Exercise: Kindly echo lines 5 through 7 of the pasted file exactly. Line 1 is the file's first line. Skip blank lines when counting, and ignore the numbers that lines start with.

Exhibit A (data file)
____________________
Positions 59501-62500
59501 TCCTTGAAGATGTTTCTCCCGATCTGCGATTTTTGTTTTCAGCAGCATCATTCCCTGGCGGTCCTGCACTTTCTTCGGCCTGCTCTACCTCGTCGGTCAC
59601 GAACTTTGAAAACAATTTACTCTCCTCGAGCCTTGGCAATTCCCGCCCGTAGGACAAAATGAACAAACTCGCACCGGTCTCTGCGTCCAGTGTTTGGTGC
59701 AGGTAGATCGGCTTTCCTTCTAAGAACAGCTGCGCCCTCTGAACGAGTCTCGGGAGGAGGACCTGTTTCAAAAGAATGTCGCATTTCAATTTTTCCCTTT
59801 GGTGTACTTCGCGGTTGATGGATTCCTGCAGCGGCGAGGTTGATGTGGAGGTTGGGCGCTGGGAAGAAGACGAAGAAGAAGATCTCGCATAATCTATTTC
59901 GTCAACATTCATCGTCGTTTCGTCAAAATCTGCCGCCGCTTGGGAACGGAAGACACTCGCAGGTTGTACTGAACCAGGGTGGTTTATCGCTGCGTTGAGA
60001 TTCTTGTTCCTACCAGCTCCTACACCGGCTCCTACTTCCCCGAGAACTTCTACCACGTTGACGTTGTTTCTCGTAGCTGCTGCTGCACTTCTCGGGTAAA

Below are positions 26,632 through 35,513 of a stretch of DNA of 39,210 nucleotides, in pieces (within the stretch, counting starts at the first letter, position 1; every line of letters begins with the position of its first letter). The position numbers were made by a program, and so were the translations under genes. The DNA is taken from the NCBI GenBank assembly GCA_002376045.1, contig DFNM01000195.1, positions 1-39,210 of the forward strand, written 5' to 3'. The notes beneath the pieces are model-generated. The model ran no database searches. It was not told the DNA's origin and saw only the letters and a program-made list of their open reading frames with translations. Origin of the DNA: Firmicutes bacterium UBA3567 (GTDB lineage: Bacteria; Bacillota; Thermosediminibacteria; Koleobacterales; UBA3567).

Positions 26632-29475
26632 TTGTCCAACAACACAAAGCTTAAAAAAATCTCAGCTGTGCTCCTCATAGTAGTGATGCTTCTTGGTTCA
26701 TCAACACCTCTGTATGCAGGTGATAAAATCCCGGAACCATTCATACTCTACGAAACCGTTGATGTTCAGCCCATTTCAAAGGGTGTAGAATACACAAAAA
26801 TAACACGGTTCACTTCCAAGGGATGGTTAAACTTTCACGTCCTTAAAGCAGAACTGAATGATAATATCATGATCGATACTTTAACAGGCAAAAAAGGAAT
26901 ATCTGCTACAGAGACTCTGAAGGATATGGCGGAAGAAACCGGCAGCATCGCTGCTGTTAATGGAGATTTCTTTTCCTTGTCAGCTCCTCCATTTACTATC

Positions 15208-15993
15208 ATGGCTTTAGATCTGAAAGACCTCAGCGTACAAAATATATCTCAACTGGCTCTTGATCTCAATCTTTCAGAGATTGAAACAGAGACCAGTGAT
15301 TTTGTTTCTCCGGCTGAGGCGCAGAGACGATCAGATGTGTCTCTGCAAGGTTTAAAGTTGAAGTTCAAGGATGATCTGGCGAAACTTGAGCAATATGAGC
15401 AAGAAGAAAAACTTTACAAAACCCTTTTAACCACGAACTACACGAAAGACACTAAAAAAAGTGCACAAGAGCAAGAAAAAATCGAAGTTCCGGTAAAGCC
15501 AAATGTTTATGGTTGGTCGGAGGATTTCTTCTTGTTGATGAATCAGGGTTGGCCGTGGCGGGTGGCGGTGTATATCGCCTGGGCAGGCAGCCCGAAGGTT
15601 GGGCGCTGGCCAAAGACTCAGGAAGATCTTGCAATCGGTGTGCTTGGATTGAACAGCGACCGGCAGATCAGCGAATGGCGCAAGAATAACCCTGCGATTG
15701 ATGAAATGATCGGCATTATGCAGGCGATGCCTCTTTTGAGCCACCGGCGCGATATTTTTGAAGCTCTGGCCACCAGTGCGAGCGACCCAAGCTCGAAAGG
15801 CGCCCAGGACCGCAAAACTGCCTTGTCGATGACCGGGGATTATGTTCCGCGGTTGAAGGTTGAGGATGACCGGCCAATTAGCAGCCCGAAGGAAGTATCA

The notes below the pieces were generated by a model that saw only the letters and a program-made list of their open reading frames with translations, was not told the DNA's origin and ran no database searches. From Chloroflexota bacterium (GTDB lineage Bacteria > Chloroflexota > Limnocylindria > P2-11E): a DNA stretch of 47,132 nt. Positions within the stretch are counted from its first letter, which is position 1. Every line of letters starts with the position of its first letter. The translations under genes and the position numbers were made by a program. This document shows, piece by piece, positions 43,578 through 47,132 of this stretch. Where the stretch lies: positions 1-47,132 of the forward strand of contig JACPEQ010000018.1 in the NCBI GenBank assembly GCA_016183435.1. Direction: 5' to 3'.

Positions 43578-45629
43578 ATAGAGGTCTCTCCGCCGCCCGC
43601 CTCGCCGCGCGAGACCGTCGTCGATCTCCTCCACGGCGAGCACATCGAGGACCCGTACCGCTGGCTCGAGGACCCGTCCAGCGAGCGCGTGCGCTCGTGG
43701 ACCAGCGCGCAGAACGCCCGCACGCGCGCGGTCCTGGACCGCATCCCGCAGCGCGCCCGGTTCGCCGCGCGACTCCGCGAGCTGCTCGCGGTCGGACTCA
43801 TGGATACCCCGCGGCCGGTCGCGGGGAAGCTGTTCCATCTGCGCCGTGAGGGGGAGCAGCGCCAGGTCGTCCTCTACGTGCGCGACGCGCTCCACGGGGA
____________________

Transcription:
59801 GGTGTACTTCGCGGTTGATGGATTCCTGCAGCGGCGAGGTTGATGTGGAGGTTGGGCGCTGGGAAGAAGACGAAGAAGAAGATCTCGCATAATCTATTTC
59901 GTCAACATTCATCGTCGTTTCGTCAAAATCTGCCGCCGCTTGGGAACGGAAGACACTCGCAGGTTGTACTGAACCAGGGTGGTTTATCGCTGCGTTGAGA
60001 TTCTTGTTCCTACCAGCTCCTACACCGGCTCCTACTTCCCCGAGAACTTCTACCACGTTGACGTTGTTTCTCGTAGCTGCTGCTGCACTTCTCGGGTAAA